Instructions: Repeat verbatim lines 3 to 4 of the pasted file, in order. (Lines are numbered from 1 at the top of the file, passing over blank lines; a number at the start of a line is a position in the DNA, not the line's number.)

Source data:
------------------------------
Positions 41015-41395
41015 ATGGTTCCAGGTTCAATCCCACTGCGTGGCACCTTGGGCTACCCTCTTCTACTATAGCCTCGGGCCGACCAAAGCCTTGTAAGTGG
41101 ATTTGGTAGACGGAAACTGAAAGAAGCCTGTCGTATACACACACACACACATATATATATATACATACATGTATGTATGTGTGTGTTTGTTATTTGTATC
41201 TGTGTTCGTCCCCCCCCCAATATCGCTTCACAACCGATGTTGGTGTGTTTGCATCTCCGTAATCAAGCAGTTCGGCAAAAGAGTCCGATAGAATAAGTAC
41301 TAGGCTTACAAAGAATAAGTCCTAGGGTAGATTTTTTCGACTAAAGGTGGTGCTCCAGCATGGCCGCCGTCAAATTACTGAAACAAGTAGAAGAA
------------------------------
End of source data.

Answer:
41101 ATTTGGTAGACGGAAACTGAAAGAAGCCTGTCGTATACACACACACACACATATATATATATACATACATGTATGTATGTGTGTGTTTGTTATTTGTATC
41201 TGTGTTCGTCCCCCCCCCAATATCGCTTCACAACCGATGTTGGTGTGTTTGCATCTCCGTAATCAAGCAGTTCGGCAAAAGAGTCCGATAGAATAAGTAC